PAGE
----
In this article, I examine the anti-capitalist and antidevelopment politics that Diné resisters espouse in their critiques of resource extraction in the Navajo Nation. I argue that existing anthropological and historical studies about Diné resistance minimize the specifically anti-capitalist character of this resistance by erasing the capitalist underpinnings of development. I draw from Indigenous feminists, Native studies scholars, and Diné land defenders to argue that development in the form of resource extraction is a violent modality of capitalism that seeks to kill Diné life. In response to this death drive, Diné resisters have created a politics of relational life to challenge and oppose development. I examine the historical and material conditions that have given rise to this politics of relational life and suggest its central role in invigorating anticapitalist decolonization struggles.
Resource Extraction, Anti-Capitalism, and Relational Futures
Melanie K. Yazzie
Indigenous Relations against Pipelines
In the settler colonial context of so-called Canada, oil and gas projects are contemporary infrastructures of invasion. This article tracks how the state discourse of “critical infrastructure” naturalizes the environmental destruction wrought by the oil and gas industry while criminalizing Indigenous resistance. I review anthropological work to analyze the applicability of the concept of infrastructure to Indigenous struggles against resource extraction. Drawing on fieldwork conducted in Indigenous land defense movements against pipeline construction, I argue for an alternative approach to infrastructure that strengthens and supports the networks of human and other-than-human relations that continue to make survival possible for Indigenous peoples.
Indigeneity, Ontology, and Hybridity in Settler Colonialism
Paul Berne Burow, Samara Brock and Michael R. Dove
This article examines different ontologies of land in settler colonialism and Indigenous movements for decolonization and environmental justice. Settler ontologies of land operate by occluding other modes of perceiving, representing, and experiencing land. Indigenous ontologies of land are commonly oriented around relationality and reciprocal obligations among humans and the other-than-human. Drawing together scholarship from literatures in political economy, political ecology, Indigenous studies, and post-humanism, we synthesize an approach to thinking with land to understand structures of dispossession and the possibilities for Indigenous revitalization through ontological hybridity. Using two different case studies—plantation development in Indonesia and land revitalization in the Confederated Salish & Kootenai Nation—we further develop how settler and Indigenous ontologies operate on the ground, illuminating the coexistence of multiple ontologies of land. Given the centrality of land in settler colonialism, hybrid ontologies are important to Indigenous movements seeking to simultaneously strengthen sovereignty over territory and revitalize land-based practices.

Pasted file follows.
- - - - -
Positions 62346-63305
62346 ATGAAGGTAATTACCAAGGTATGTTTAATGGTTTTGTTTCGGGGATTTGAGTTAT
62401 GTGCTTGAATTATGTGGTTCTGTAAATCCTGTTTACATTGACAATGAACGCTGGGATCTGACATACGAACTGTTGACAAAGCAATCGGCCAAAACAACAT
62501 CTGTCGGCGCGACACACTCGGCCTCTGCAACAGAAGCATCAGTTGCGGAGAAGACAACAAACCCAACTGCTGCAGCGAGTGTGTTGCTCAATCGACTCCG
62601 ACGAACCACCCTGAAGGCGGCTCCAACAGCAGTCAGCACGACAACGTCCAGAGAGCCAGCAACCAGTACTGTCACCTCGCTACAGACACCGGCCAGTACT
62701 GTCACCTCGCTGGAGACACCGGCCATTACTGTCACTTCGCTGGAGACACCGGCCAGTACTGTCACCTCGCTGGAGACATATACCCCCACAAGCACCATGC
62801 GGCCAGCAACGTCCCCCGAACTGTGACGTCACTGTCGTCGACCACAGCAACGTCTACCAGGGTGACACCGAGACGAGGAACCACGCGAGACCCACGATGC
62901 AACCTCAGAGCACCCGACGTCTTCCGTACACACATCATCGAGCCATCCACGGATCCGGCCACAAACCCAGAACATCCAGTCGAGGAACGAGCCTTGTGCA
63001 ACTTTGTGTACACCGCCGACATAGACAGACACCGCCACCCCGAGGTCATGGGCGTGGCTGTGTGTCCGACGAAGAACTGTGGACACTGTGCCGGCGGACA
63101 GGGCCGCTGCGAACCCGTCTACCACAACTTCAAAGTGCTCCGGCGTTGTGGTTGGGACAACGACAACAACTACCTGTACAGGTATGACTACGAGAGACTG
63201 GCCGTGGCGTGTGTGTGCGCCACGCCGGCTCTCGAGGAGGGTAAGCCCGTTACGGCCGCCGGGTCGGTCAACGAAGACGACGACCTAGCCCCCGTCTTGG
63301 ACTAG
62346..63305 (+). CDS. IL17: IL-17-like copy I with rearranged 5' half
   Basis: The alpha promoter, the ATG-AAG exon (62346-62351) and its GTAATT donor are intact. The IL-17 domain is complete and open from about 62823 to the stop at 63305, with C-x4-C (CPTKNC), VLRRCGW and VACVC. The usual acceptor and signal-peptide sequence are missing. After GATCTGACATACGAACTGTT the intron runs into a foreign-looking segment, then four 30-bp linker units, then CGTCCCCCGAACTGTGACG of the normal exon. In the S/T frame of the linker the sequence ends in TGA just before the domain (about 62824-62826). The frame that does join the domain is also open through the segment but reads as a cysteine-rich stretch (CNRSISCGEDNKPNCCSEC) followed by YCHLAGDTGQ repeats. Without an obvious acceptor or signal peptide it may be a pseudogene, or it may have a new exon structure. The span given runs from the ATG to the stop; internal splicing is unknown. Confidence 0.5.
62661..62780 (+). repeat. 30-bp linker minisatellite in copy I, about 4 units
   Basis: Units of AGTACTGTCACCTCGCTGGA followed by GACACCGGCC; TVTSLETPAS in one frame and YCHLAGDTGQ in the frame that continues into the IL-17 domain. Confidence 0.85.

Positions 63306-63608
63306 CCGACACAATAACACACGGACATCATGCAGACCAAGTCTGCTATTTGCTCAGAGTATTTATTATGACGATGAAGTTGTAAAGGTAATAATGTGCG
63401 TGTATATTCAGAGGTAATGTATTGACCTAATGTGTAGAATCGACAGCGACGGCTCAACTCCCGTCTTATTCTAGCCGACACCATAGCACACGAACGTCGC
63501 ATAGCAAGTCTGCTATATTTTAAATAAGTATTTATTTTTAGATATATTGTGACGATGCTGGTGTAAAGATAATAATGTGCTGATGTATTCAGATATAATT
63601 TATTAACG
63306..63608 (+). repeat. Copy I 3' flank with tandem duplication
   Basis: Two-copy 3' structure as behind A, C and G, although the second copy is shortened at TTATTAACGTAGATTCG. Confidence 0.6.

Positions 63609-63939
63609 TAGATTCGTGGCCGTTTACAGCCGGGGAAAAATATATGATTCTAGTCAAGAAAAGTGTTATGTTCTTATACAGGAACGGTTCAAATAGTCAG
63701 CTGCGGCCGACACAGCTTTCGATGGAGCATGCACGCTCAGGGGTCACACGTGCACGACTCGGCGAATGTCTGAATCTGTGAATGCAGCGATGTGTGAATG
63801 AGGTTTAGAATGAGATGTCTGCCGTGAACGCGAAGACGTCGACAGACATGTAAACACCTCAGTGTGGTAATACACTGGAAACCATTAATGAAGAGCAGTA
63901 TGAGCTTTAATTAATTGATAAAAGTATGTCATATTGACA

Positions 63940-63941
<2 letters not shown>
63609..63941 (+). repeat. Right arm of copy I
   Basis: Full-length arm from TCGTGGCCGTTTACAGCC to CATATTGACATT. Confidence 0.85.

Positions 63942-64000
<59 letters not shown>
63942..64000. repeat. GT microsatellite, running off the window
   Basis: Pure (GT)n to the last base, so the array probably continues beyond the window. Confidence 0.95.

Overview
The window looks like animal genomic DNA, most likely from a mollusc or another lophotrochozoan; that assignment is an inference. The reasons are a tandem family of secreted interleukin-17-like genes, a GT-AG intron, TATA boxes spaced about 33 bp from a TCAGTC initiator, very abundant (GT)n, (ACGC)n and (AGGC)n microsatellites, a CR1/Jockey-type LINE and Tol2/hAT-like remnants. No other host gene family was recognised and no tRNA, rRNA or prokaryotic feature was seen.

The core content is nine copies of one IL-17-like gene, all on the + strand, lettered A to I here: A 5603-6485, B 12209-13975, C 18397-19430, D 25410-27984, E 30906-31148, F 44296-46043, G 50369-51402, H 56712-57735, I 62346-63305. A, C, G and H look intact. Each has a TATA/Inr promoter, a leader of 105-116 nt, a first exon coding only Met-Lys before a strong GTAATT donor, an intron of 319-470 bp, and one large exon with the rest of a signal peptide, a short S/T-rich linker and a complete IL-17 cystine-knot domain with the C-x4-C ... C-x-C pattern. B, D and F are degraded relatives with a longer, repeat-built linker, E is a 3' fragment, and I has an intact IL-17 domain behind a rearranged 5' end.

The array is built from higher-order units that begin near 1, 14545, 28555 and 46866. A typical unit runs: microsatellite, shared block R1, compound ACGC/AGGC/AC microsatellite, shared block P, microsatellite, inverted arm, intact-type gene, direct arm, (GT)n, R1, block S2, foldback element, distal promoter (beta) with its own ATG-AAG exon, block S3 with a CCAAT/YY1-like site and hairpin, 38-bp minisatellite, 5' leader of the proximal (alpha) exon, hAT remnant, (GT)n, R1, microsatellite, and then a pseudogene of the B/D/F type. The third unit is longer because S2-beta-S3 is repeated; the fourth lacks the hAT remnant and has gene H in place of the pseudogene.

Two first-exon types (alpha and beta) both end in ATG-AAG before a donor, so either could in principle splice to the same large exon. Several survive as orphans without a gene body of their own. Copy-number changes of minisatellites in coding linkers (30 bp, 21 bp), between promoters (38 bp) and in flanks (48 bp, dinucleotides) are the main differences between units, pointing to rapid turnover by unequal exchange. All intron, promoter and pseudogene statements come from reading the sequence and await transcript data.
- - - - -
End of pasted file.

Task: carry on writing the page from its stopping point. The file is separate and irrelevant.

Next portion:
An Indigenous Critique of the North American Model of Wildlife Conservation
Lauren Eichler and David Baumeister
Within the mainstream environmental movement, regulated hunting is commonly defended as a tool for preserving and managing populations of wild animals for future generations. We argue that this justification, encapsulated in the seven principles of the North American Model of Wildlife Conservation, perpetuates settler colonialism—an institutional and theoretical apparatus that systemically eliminates Indigenous peoples, expropriates Indigenous lands, and disqualifies Indigenous worldviews— insofar as it manifests an anthropocentric ideology that objectifies hunted animals as “natural resources” to be extracted. Because this ideology is antithetical to Indigenous views, its imposition through hunting regulation interrupts Indigenous lifeways, contributing to the destruction of Indigenous identity.
Whiteness, Settler Coloniality, and the Mainstream Environmental Movement
Joe Curnow and Anjali Helferty
In this article, we trace the racialized history of the environmental movement in the United States and Canada that has defined the mainstream movement as a default white space. We then interrogate the turn to solidarity as a way to escape/intervene in the racialized and colonial underpinnings of mainstream environmentalism, demonstrating that the practice of solidarity itself depends on these same racial and colonial systems. Given the lack of theorization on solidarity within environmentalism, we draw on examples of solidarity work that bridge place and power and are predicated on disparate social locations, such as in accompaniment or the fair trade movement. We conclude that the contradictions of racialized and colonial solidarity should not preclude settler attempts to engage in solidarity work, but rather become inscribed into environmentalist practices as an ethic of accountability.
Bret Gustafson, Francesco Carpanini, Martin Kalb, James Giblin, Sarah Besky, Patrick Gallagher, Andrew Curley, Jen Gobby and Ryan Anderson
Cepek, Michael. 2018. Life in Oil: Cofán Survival in the Petroleum Fields of Amazonia. Austin: University of Texas Press. 302 pp. ISBN 978-1477315088.
Choné, Aurélie, Isabelle Hajek, and Philippe Hamman, eds. 2017. Rethinking Nature: Challenging Disciplinary Boundaries. Abingdon; New York: Routledge. xiv + 268 pp. (Paperback) ISBN 978-1-138-21493-4.
Davis, Diana K. 2016. The Arid Lands: History, Power, Knowledge. Cambridge, MA: MIT Press. 271 pp. ISBN 978-0262034524.